Sex Abuse Victims Seek to Testify in Baltimore Archdiocese Bankruptcy Case

The committee representing survivors of clergy sexual abuse in the Archdiocese of Baltimore’s bankruptcy case is seeking to give victims an opportunity to tell their stories in court.

In a legal brief filed Friday in U.S. Bankruptcy Court in Baltimore, attorneys for the group of survivors representing all of the diocese’s victims, known as the Creditors Committee, asked a judge to allow survivors to give testimony about their abuse over several hours during hearings in April and May.

The Baltimore diocese, America’s oldest, declared bankruptcy on the eve of Maryland’s Child Victims Act, which lifted a longstanding time limit for abuse survivors to sue perpetrators and the institutions that enabled their torment, taking effect Oct. 1. Survivor advocates had long fought to pass the law, eventually overcoming a strong lobbying effort from the church.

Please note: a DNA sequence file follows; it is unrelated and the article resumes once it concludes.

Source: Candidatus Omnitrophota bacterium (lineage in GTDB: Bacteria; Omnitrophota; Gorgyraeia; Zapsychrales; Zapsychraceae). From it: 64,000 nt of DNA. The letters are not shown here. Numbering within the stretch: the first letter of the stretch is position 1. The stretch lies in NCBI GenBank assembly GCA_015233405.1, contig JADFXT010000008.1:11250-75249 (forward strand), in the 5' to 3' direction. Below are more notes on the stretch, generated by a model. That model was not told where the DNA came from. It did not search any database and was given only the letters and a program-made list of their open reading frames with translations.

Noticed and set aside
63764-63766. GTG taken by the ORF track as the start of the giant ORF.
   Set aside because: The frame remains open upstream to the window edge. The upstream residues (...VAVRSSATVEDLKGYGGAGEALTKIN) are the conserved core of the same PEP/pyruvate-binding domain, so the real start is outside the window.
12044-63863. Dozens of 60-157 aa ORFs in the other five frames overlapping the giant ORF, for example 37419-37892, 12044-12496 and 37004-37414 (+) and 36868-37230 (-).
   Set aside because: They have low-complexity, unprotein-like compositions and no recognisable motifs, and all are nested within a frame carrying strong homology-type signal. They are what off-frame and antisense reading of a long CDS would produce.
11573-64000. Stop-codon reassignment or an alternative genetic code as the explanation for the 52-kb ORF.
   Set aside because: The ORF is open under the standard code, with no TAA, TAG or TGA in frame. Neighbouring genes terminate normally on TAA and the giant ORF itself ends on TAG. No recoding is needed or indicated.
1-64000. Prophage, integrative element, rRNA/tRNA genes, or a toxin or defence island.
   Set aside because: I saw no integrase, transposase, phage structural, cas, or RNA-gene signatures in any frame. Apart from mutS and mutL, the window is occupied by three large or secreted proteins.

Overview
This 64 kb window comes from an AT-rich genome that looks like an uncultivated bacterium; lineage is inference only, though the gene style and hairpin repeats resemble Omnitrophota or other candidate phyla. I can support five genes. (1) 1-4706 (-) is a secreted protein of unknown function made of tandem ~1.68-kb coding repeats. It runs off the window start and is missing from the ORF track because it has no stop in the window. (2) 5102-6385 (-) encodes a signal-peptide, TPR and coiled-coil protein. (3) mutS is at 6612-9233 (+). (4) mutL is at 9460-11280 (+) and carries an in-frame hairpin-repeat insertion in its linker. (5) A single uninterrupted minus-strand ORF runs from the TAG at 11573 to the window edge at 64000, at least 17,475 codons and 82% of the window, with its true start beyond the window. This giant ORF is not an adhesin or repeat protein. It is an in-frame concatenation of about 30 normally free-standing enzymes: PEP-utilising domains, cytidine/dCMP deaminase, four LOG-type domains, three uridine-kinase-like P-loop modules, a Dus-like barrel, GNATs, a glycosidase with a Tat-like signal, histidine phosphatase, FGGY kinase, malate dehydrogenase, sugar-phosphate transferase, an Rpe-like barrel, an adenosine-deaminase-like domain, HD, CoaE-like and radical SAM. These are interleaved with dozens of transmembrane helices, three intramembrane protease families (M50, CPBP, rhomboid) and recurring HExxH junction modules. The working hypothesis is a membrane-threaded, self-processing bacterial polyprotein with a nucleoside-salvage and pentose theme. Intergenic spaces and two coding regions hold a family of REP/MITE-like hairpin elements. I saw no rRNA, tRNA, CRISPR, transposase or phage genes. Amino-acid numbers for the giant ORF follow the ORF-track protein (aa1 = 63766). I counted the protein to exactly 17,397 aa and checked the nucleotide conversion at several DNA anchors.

Bankruptcy was a strategic decision from the church to limit its liability and protect its assets. The move, however, also allowed the church to effectively sidestep an expected flood of lawsuits under the victims act. As a result, instead of abuse allegations being made in public lawsuits in state court, they now must be filed as claims in the bankruptcy proceedings. They may or may not be made public before they are evaluated by experts and assigned a dollar amount based on the extent of their suffering.

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